The Pantheon from Pantheion meaning "[temple] of every god") is a former Roman temple, now a church, in Rome, on the site of an earlier temple commissioned by Marcus Agrippa during the reign of Augustus. The present building was completed by the emperor Hadrian. He retained Agrippa's original inscription, which has confused its date of construction as the original Pantheon burnt down so it is not certain when the present one was built.
The building is one of the best-preserved of all Ancient Roman buildings, in large part because it has been in continuous use throughout its history, and since the 7th century, the Pantheon has been used as a church dedicated to "St. Mary and the Martyrs.” The square in front of the Pantheon is called Piazza della Rotonda. Today, the Pantheon is a state property, under Italy's Ministry of Cultural Heritage and Activities and Tourism.
Today, almost 2000 years after its construction, the breathtaking pantheon is a remarkable building to see. The spectacular design, proportions, elegance and harmony are a striking reminder of the architecture of the great Roman Empire. When Michelangelo saw this wonder for the first time he said that it looks more like the work of angels, not humans.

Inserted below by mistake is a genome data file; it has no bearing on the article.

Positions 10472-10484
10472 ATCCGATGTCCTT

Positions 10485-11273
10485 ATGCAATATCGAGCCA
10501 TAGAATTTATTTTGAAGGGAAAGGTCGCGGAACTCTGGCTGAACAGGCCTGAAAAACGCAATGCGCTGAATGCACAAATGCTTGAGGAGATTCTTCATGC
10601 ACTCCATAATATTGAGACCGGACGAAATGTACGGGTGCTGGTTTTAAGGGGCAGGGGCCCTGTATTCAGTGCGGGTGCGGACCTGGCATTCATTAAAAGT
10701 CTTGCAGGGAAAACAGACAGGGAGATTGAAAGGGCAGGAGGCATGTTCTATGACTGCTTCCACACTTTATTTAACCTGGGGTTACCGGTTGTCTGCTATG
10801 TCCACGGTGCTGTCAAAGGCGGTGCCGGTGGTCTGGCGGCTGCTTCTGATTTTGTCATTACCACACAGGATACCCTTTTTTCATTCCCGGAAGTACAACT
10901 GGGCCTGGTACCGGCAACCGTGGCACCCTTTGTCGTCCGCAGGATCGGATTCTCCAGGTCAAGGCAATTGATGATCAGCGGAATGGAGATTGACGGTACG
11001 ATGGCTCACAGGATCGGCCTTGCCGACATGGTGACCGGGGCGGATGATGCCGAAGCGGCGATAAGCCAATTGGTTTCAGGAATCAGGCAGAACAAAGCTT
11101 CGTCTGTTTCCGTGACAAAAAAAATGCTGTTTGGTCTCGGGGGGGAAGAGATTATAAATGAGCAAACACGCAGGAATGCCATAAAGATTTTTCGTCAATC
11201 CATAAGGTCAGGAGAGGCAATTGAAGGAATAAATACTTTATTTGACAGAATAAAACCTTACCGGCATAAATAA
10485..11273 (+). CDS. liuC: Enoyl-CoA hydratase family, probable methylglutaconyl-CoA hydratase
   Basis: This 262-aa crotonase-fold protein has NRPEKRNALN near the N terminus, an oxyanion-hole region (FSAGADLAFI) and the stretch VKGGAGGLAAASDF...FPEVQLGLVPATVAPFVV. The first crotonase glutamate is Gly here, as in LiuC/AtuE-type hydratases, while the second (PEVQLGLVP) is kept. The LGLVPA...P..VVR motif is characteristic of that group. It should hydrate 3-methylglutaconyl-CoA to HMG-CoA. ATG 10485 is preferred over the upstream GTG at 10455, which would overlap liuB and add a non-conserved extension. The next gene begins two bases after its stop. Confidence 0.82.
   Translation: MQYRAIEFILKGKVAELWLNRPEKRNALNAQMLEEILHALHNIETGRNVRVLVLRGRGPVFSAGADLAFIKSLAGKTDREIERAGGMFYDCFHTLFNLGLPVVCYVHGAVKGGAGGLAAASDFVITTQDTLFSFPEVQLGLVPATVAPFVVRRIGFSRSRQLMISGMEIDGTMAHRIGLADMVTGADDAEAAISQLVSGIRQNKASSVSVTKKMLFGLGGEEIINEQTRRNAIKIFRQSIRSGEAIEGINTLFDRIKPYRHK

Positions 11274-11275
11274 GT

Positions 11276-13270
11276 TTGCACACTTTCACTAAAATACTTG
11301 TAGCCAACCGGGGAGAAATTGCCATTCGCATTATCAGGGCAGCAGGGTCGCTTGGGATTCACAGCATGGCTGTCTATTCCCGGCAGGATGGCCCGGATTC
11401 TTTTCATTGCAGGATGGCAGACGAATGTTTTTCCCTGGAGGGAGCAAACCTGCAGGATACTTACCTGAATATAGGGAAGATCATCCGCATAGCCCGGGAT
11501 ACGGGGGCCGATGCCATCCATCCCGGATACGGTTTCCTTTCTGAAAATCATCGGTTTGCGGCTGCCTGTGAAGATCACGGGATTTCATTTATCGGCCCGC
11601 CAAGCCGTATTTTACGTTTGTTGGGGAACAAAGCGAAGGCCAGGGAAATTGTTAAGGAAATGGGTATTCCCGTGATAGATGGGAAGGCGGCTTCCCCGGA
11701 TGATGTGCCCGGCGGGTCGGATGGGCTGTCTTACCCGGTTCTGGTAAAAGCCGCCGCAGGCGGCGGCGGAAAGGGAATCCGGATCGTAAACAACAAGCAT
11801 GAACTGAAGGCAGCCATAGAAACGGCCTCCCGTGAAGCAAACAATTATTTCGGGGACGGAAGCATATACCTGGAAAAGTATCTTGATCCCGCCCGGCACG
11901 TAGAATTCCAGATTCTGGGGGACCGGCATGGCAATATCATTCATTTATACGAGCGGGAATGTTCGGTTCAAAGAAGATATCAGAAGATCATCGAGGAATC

The Pantheon's large circular dome with a conventional temple portico front, is "unique" in Roman architecture. Nevertheless, it became a standard exemplar when classical styles were revived, and has been copied many times by modern architects.
The great architectural achievement was due to the massive weight of the large dome. Roman engineers lightened the dome as much as possible; not only its thickness progressively decreases, but the materials used in the upper part of the dome were lighter with internal spaces within the dome walls. The decrease in thickness has the effect that while the interior of the ceiling is spherical, its exterior is slightly “flattened”. It is larger than the dome of St. Peter’s basilica but since it seems flattened from the outside it is hard to get a full sense of its dimension. The hole (oculus), 7.8 meters in diameter, is the only source of light and is the connection between the temple and the gods above. Rain occasionally fall through it, but the floor is slanted and drains the water if it manages to hit the floor. In practice, rain seldom falls inside the dome.
A lighting effect can be viewed on April 21 when the midday sun strikes a metal grille above the doorway, saturating the courtyard outside with light. The Romans celebrated April 21 as the founding date of the city, and the impressive sight of their Emperor standing at the entrance of the Pantheon surrounded by light coming from inside the pantheon might have been seen as something that, in effect, raised their emperor to the level of the gods and invited him in to join them.
Rome Private Tours
There are plenty to do in Rome, Italy. Here is our recommended points of interest for Groups of friends and family to get together and enjoy.